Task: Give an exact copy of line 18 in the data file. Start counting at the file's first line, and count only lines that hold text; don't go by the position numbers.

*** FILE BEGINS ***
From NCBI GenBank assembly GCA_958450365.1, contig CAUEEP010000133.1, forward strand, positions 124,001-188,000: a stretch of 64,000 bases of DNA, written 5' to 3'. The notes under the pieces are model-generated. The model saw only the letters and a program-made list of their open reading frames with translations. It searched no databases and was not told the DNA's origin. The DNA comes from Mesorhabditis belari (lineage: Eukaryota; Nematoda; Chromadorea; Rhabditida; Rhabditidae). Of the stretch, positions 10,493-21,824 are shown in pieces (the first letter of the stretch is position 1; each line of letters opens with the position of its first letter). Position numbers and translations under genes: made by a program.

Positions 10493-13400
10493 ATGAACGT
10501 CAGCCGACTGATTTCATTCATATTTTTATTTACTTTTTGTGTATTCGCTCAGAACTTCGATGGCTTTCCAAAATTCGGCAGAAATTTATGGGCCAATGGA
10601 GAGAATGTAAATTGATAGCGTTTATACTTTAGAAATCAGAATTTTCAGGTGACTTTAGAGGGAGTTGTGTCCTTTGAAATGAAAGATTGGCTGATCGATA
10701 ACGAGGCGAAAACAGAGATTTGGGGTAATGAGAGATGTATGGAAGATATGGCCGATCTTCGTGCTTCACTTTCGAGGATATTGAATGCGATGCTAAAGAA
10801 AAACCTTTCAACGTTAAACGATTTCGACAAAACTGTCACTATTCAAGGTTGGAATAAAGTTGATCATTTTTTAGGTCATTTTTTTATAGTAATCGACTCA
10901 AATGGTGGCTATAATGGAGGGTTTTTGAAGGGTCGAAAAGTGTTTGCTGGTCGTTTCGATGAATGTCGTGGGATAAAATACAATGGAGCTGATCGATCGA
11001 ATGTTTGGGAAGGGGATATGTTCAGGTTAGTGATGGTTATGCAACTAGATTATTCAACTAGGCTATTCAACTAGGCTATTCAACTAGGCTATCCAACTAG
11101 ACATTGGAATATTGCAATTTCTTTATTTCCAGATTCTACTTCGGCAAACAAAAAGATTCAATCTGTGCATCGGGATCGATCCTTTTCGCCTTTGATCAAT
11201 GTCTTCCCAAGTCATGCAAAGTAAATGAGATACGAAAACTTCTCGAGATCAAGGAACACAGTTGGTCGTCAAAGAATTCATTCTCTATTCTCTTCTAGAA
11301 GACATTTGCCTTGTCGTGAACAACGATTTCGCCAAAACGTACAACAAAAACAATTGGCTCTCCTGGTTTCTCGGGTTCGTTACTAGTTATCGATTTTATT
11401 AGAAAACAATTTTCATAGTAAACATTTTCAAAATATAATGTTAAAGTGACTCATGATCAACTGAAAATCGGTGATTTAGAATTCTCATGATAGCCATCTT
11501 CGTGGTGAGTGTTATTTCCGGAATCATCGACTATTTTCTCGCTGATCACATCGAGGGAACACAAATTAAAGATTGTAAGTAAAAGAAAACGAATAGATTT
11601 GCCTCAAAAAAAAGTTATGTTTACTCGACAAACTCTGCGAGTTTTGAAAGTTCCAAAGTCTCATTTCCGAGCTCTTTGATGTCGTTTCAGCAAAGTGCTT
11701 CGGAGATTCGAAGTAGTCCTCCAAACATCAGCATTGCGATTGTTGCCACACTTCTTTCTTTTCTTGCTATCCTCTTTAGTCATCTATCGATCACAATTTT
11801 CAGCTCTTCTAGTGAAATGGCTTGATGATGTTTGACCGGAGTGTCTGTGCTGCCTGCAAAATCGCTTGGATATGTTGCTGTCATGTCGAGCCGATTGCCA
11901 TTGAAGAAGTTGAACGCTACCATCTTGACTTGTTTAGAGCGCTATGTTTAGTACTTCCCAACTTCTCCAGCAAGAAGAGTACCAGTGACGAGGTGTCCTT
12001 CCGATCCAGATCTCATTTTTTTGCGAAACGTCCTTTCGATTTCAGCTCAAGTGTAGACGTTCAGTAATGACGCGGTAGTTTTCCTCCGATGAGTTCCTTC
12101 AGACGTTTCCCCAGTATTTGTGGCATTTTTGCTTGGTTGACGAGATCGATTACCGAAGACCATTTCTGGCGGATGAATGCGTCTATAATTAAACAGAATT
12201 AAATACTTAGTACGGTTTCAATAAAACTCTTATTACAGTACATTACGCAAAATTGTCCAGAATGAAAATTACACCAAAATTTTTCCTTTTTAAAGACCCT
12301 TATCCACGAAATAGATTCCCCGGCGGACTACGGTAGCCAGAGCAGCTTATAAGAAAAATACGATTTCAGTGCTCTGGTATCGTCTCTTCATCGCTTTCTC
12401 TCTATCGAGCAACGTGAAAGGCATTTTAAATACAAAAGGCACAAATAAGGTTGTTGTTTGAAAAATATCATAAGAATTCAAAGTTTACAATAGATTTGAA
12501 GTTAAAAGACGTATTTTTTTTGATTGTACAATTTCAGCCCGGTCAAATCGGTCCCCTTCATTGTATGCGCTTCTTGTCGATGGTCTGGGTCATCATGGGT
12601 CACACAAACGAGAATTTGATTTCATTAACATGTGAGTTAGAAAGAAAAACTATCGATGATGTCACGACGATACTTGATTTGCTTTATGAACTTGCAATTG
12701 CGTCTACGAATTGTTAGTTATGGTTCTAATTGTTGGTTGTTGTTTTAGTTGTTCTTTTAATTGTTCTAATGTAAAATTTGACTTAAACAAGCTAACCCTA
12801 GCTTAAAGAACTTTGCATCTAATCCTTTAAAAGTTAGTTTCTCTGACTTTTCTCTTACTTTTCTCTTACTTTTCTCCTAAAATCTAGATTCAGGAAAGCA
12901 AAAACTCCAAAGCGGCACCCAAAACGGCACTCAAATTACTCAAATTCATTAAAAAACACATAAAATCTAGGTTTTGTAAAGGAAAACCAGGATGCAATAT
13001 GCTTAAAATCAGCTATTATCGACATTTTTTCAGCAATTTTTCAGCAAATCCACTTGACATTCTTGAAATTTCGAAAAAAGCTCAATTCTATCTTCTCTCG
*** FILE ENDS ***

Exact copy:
11901 TTGAAGAAGTTGAACGCTACCATCTTGACTTGTTTAGAGCGCTATGTTTAGTACTTCCCAACTTCTCCAGCAAGAAGAGTACCAGTGACGAGGTGTCCTT